16 useful things you need to take for a road trip around Australia:
Tap water is safe to drink in most parts of the country. The problem is that you won’t find water everywhere. That is why it is good to stock up on large water bottles. Especially if you’re going to Outback. You will find them in Bunnings or even Target. It is also worth having a small cooler with you for smaller bottles.
There isn’t coverage everywhere in Australia, so if Google GPS lets you down, a paper map will come to the rescue.
Strong one, like 50+ because the sun is incredibly strong here. 20 minutes is enough and the skin is burned. Plus cream / gel with aloe vera. Here, such gels are very cheap. You’ll get a whole big tube for $ 5, and it will relieve burns when you overdo the sunbathing.
4. Tea tree oil and mosquito spray
Personally, I hate tea tree oil because it stinks, but here it is HIT. Aussie use it for hair growth, dandruff, wounds, but also against mosquitoes. Apparently vanilla oil also repels mosquitoes, but this is another fragrance that I do not like, so I get the usual sprays: D
5. Coconut oil
Another hit on everything. Coconut oil can safely be used for cooking (organic), but another trick is to protect your hair from saltwater. Apply a few drops of oil to your hair and you don’t have to worry about overdrying. Plus super moisturizes.
6. Paw Paw Cream
Australia’s biggest hit. Paw Paw is a cream made of fermented papaya. Paw Paw is good at everything. Moisturizes the skin, lips, helps with minor injuries, burns and insect bites. Paw Paw in a red tube you will find in almost every store or pharmacy. The cost is around $ 3. It is also worth buying as a gift: D
7. SIM Card
Friends recommend Telstra. We have Optus and we’ll see how it works. Apparently Telstra has the largest ranges. There are essentially three monopolists in Australia, and the prices are almost identical.
8. Toilet paper and soap
May be obvious but so often we forget about it. Toilets in Australia, in my opinion, are the dirtiest places on Earth. In fact, even when not traveling, toilets in shopping centers, airport often call heaven for vengeance. It’s good to have your paper, soap and a small towel.
As a true Polish, I don’t go anywhere without: dry sausages, eggs and sandwiches. Unfortunately, transporting meat or eggs is not the best idea because of the temperature. I recommend fruit, vegetables, cereal bars, and Chinese soups. You can also look at the car fridge that works on the battery from the car. Unfortunately, several of my guests in the hotel I worked for, had to had thair cars charged because the fridge “ate” the whole battery overnight and the car would not move.
Story from yesterday (Jan 22, 20): two tourists from Croatia were struck by lightning on the observation deck in the Blue Mountains near Sydney. Of course they needed a helicopter. A hospital stay costs an average of $ 6,000, plus helicopter flights, medicine, etc. My ANNUAL insurance of 100,000 euros costs me $ 700. Figure out for yourself what is more profitable.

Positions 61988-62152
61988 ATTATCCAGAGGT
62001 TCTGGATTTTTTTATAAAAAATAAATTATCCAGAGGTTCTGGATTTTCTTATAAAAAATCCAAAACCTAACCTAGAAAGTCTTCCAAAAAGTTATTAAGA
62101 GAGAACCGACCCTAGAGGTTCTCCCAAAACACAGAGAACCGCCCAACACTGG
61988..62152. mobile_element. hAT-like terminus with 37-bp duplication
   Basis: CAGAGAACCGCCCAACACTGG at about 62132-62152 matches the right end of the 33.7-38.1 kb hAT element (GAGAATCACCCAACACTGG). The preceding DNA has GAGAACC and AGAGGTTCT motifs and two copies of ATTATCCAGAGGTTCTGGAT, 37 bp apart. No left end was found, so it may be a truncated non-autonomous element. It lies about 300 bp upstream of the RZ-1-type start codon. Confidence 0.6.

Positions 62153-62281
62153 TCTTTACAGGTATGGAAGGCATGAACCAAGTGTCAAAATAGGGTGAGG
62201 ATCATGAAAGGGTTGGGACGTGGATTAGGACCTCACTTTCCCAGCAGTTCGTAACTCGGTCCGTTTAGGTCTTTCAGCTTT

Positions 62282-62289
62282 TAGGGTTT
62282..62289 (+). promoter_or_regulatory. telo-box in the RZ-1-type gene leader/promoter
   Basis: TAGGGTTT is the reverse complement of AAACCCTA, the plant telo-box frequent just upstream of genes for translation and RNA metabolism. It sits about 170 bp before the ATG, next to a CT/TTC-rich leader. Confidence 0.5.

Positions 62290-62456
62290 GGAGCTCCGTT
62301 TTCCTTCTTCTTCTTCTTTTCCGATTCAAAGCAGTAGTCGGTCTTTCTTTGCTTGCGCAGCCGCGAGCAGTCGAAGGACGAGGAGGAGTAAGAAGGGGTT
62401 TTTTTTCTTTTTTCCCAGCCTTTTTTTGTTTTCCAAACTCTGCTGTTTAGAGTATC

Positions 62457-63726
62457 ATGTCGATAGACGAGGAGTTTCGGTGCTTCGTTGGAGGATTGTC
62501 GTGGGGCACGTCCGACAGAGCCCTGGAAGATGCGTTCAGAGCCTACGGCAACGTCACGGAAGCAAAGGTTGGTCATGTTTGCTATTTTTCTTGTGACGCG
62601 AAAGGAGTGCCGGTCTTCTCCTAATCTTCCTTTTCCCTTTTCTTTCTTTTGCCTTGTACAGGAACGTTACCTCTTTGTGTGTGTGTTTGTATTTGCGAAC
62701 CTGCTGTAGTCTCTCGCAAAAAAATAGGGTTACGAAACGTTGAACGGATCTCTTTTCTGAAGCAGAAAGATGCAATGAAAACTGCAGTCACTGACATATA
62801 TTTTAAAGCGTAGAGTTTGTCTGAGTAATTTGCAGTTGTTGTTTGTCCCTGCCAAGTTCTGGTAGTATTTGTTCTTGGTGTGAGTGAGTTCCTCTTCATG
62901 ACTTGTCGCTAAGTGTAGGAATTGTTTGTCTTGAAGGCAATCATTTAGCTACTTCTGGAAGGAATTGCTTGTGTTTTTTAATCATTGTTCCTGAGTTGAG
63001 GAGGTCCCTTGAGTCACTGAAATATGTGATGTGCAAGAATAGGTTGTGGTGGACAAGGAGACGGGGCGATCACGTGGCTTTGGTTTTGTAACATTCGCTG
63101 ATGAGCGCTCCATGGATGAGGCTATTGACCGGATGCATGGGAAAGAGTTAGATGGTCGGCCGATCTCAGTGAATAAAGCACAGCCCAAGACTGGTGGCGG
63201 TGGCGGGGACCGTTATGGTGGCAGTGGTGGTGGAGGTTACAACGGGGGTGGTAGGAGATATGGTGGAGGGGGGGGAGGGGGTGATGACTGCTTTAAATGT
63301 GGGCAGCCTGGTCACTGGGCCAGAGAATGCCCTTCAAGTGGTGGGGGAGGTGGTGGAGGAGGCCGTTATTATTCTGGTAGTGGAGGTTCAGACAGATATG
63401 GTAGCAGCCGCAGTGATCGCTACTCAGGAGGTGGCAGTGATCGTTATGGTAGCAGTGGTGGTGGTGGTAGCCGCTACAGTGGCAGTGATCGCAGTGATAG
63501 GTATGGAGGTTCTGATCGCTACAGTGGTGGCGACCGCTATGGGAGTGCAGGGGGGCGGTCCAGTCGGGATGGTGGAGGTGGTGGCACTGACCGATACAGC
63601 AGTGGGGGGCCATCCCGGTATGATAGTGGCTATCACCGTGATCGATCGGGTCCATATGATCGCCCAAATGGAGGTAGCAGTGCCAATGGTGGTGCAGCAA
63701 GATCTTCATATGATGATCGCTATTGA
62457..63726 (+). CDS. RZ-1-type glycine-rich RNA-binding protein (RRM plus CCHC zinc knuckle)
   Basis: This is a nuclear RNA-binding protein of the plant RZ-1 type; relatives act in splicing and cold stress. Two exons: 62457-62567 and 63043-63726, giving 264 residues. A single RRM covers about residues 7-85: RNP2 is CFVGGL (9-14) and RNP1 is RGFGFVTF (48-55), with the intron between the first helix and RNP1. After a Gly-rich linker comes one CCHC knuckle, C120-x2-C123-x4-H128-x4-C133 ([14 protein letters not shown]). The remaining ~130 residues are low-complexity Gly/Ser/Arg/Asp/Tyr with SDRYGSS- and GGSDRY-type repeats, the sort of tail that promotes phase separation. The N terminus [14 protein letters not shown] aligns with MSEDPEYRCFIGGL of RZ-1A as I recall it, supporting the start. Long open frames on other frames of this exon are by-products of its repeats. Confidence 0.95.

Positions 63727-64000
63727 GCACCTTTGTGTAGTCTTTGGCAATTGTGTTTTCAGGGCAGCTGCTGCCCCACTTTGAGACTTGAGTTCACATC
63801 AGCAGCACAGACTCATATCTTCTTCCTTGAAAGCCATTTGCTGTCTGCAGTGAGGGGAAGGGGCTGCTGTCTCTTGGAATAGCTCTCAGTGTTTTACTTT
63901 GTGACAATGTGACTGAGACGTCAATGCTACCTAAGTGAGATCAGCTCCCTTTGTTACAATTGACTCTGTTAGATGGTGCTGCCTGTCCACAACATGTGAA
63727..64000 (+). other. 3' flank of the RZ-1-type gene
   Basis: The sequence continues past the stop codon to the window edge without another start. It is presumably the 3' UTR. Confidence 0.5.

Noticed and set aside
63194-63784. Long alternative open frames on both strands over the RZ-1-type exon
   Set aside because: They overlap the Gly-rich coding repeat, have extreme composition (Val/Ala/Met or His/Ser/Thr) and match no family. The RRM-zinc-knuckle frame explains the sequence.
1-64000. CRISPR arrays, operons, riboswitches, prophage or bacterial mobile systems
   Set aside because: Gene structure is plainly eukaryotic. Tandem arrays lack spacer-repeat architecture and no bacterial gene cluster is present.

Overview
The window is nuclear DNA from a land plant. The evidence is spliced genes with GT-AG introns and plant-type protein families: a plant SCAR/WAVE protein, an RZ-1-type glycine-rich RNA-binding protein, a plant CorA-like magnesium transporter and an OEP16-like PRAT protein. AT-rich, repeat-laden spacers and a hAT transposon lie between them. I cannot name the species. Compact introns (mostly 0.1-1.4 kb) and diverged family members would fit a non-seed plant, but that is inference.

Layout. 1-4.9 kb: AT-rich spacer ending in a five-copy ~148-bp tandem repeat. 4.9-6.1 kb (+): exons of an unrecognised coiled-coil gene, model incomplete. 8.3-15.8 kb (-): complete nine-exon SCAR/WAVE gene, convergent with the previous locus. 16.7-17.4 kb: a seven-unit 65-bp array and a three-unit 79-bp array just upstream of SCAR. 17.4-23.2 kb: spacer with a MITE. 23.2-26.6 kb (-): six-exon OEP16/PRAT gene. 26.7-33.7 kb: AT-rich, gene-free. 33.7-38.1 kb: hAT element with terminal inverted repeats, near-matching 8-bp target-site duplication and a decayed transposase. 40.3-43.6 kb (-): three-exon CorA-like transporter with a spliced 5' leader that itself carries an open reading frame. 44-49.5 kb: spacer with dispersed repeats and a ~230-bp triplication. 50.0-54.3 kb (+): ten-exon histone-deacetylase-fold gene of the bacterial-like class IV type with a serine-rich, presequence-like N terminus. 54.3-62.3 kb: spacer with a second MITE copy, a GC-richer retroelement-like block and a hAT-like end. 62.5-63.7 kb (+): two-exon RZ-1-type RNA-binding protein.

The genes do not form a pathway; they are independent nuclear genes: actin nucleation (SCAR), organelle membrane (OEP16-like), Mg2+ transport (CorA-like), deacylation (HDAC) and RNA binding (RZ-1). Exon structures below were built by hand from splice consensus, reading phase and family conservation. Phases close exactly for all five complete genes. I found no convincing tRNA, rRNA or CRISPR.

11. Head lamp – flashlight
It will be useful for sure. Especially in Queensland, which is full of snakes, spiders and insects. I happened to step on the snake because I went out to the garden in Port Douglas (Far North Queensland) in the dark. Stupid!. A headlapm will be useful in many situations, so it’s worth it. Plus additional batteries.
12. Clothes for all seasons
Especially in Melbourne. The temperature can drop from 34 * C to 17 * C in just two hours. I’m not kidding. One day we had a sandstorm at 12 and a downpour in the evening. The day before – hail (golf ball size hail). Take: raincoat, warm sweatshirt or thermal shirt, trekking shoes, protective footwear for swimming (you do not want to step on anything venomous), hat, long sleeve to the rainforest (there live sweet flies that like to drink blood and then pee into your wounds – hideous, I know. And it itches as fu ***).
And decent one, well darkened. Believe me, after a whole day without sunglasses, your eyes will hurt and will be dry. It is also good to take some moisturizing eyedrops, because in a hot climate, your eyes will dry out even faster.
14. First aid kit
And in it: drugs for diarrhea, effervescent capsules for dehydration, painkillers, Panthenol for burns, birth control pills, condoms (the sex life of Australians is quite “promiscuous”, many have more than a dozen or more sexual partners. This promotes the spread of venereal diseases and if you travel solo it is known that condoms may be useful).
15. Your own playlist
The radio even in Melbourne receives only two stations, and when it rains you will not listen to music at all. The further from the city the worse. Another problem is: what’s going on on this radio. My taste in music is not sophisticated 😀 but here they have their 10 hits and it goes on and on. So burn some CDs, or put your favorite songs on USB and you will be saved. Plus some speaker will be useful or a adapter to which you connect PenDrive. In every Chinese store you will get such an adapter for about $ 30.
16. Kitchen set
Cutlery, plates, cups, gas burner (although currently – January 2020, in many parts of the country there is a ban on starting a fire), although on the camping grounds there is often a kitchen or BBQ, with a pot or frying pan. A small pot is enough for Chinese soups.
17. Additional fuel canister and tools
It’s worth having the basic tools (battery charger, pump, duck tape – super strong tape) to repair or replace a tire.
18. Useful apps
Campingsites – WikiCamps
Sharks alerts – Dorsal 2.0
Weather – The Bureau of Meteorology
Fire alerts can be tracked on the pages of individual states:
The emergency number in Australia is 000.